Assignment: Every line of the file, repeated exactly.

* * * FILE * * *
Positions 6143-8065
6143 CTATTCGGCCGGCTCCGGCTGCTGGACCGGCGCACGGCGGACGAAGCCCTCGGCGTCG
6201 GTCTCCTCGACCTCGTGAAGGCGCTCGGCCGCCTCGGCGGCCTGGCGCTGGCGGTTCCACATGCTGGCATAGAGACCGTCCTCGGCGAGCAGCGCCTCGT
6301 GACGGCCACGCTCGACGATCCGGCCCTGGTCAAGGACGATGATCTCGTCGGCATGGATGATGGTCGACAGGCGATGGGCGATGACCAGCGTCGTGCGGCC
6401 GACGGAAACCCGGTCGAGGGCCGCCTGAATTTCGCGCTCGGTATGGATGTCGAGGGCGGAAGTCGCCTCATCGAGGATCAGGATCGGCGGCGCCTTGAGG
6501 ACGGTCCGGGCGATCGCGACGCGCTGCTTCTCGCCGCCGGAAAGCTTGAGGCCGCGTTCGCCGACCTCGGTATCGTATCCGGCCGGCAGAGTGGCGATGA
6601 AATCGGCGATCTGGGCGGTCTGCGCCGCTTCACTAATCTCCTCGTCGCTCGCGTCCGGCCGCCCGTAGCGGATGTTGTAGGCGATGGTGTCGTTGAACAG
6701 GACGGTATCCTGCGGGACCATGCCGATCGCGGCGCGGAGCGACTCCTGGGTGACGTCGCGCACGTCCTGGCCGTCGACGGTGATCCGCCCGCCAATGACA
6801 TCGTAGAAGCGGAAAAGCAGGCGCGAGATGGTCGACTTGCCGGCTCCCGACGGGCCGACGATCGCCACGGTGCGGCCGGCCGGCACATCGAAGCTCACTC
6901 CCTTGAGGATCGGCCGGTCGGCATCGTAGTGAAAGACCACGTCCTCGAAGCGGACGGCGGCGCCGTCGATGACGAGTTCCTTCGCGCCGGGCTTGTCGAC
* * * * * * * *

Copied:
Positions 6143-8065
6143 CTATTCGGCCGGCTCCGGCTGCTGGACCGGCGCACGGCGGACGAAGCCCTCGGCGTCG
6201 GTCTCCTCGACCTCGTGAAGGCGCTCGGCCGCCTCGGCGGCCTGGCGCTGGCGGTTCCACATGCTGGCATAGAGACCGTCCTCGGCGAGCAGCGCCTCGT
6301 GACGGCCACGCTCGACGATCCGGCCCTGGTCAAGGACGATGATCTCGTCGGCATGGATGATGGTCGACAGGCGATGGGCGATGACCAGCGTCGTGCGGCC
6401 GACGGAAACCCGGTCGAGGGCCGCCTGAATTTCGCGCTCGGTATGGATGTCGAGGGCGGAAGTCGCCTCATCGAGGATCAGGATCGGCGGCGCCTTGAGG
6501 ACGGTCCGGGCGATCGCGACGCGCTGCTTCTCGCCGCCGGAAAGCTTGAGGCCGCGTTCGCCGACCTCGGTATCGTATCCGGCCGGCAGAGTGGCGATGA
6601 AATCGGCGATCTGGGCGGTCTGCGCCGCTTCACTAATCTCCTCGTCGCTCGCGTCCGGCCGCCCGTAGCGGATGTTGTAGGCGATGGTGTCGTTGAACAG
6701 GACGGTATCCTGCGGGACCATGCCGATCGCGGCGCGGAGCGACTCCTGGGTGACGTCGCGCACGTCCTGGCCGTCGACGGTGATCCGCCCGCCAATGACA
6801 TCGTAGAAGCGGAAAAGCAGGCGCGAGATGGTCGACTTGCCGGCTCCCGACGGGCCGACGATCGCCACGGTGCGGCCGGCCGGCACATCGAAGCTCACTC
6901 CCTTGAGGATCGGCCGGTCGGCATCGTAGTGAAAGACCACGTCCTCGAAGCGGACGGCGGCGCCGTCGATGACGAGTTCCTTCGCGCCGGGCTTGTCGAC